• Lexico-semantic taxonomies
  • Existing sources of classification: dictionaries, thesauri and computerized ontologies
  • Corpus-driven methods for semantic disambiguation
  • Feature selection for semantic disambiguation
  • Lexico-semantic tagging of very large corpora
  • Algorithms and methods for disambiguation of semantic phenomena
  • Statistical learning models and their applications to semantic labeling
  • Computational learning frameworks for Natural Language Learning
  • Semi-supervised and unsupervised statistical semantic disambiguation
  • Evaluation of semantic disambiguation



Workshop format


The workshop will be a half-day event with position statements from invited speakers (half an hour each) with two hours for 4-6 presentations of scientific papers. Submissions are intended to present works in progress and more completed works which fall within the scope defined by the topics listed above.  A final 1 hour open discussion among all the workshop participants will be moderated by the organizers. In order to stimulate an interesting general discussion, each member of the program committee will be invited to submit a position statement of max. 1000 words.




Participants are invited to submit an extended abstract of max. 3500 words concerning one or more of the topics of interest. Each accepted paper receives a slot of 25 minutes for presentation (15 minutes talk and 10 minutes for discussion). Each submission should show: title; author(s); affiliation(s); and contact author's e-mail address, postal address, telephone and fax numbers. Submissions must be sent electronically in PDF to the following adddress:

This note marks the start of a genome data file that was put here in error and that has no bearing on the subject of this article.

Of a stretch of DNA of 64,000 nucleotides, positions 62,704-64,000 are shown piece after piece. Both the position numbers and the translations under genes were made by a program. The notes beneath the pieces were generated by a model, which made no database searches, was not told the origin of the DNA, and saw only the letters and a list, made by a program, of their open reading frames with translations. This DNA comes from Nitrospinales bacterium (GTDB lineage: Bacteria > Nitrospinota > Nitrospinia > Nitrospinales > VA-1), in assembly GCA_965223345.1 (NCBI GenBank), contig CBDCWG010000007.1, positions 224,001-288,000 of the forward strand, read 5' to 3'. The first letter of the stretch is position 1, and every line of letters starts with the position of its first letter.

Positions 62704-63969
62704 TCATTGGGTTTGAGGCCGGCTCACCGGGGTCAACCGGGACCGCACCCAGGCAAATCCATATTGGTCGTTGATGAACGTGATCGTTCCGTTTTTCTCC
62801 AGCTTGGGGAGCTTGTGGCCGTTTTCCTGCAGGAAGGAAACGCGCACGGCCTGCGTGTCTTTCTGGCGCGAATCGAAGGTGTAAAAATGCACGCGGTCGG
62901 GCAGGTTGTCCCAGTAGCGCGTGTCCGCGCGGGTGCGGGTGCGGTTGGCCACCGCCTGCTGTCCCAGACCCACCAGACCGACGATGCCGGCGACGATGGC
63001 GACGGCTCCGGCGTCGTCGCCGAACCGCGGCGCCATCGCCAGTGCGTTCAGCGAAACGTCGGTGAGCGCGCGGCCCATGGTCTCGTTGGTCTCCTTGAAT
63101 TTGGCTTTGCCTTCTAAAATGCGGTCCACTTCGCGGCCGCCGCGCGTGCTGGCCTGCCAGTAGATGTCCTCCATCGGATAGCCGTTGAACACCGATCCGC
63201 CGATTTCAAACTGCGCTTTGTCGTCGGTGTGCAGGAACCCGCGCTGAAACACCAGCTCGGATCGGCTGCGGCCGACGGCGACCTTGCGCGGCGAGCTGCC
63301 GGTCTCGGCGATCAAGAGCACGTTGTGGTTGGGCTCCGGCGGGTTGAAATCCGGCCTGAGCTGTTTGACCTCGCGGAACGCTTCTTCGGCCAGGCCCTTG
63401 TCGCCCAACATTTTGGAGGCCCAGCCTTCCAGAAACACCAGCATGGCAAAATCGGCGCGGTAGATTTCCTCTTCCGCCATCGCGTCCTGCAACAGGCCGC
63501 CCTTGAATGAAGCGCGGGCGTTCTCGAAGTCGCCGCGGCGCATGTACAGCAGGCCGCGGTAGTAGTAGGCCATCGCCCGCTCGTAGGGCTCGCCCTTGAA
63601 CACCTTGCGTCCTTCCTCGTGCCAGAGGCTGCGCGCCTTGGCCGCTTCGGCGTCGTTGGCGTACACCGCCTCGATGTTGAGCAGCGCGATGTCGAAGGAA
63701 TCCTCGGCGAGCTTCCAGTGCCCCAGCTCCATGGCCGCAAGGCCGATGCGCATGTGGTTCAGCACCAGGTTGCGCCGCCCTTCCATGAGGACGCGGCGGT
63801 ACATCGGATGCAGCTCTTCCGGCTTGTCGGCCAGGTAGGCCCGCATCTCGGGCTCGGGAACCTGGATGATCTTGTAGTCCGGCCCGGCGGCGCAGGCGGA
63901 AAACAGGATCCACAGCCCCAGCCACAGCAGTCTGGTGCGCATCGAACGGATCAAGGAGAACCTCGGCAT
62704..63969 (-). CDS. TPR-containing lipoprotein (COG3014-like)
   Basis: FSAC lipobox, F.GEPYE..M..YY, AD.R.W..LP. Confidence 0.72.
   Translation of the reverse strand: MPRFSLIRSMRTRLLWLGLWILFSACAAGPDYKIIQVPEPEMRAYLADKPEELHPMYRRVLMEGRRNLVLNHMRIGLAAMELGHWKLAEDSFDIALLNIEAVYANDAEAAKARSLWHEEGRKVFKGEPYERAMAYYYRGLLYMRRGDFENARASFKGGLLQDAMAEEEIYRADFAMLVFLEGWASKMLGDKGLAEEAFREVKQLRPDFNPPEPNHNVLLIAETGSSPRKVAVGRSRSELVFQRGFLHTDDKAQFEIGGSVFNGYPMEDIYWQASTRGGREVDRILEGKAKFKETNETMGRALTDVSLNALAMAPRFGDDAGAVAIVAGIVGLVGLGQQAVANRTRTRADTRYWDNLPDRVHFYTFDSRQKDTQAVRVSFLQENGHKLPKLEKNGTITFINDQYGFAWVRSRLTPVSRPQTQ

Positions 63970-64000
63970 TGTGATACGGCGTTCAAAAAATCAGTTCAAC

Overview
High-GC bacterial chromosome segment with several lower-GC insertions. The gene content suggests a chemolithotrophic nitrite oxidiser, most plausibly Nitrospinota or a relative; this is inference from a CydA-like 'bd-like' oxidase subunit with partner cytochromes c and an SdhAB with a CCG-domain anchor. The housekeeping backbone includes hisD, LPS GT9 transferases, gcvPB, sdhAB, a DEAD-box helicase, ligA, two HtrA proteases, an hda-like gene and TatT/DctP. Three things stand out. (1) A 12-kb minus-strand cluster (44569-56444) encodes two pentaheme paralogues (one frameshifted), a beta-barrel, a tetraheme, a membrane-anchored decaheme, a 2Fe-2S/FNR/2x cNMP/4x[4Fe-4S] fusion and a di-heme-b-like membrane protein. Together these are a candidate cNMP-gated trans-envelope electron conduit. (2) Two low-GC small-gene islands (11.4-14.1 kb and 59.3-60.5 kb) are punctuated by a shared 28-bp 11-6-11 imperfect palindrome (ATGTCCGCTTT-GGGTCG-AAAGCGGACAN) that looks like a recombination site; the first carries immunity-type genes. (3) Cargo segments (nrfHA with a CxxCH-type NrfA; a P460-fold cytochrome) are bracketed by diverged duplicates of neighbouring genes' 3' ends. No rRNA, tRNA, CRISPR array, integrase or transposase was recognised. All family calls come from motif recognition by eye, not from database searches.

Roberto Basili

Dept. of Computer Science, Systems and Management
University of Roma Tor Vergata


Proceedings and Publications


Proceedings of the workshop will be printed by the LREC Local Organising Committee.

Organizers are negotiating for the publications of a special issue on “Semantic tagging/labelling for NLP taskswith the Computer Speech and Language Journal and selected papers will appear on in that issue.


Important dates

Extended abstract submission (max. 3500 words)

16th of February 2004

Notification of acceptance

8th of March 2004

Preliminary Program

29th of March 2004

Submission of the final version of paper

5th of April 2004


25th May 2004





Organizing Committee


Louise Guthrie - University of Sheffield, UK

Roberto Basili - University of Rome, Tor Vergata, Italy

Eva Hajicova - Charles University, Czech Republic

Fred Jelinek - Johns Hopkins University, Maryland, USA

Further Information

For any information related to the organization, please contact: 

Roberto Basili 

Dept. of Computer Science, Systems and Management
University of Roma Tor Vergata
Via di Tor Vergata
00133 Roma (ITALY)

tel:     +39 06 72597391
fax:    +39 06 72597460


Important Dates

February, 16th 2004
• Submission Deadline

March 8th, 2004
• Notification

April 5th, 2004

• Camera ready versions due

May 25th, 2004
• Workshop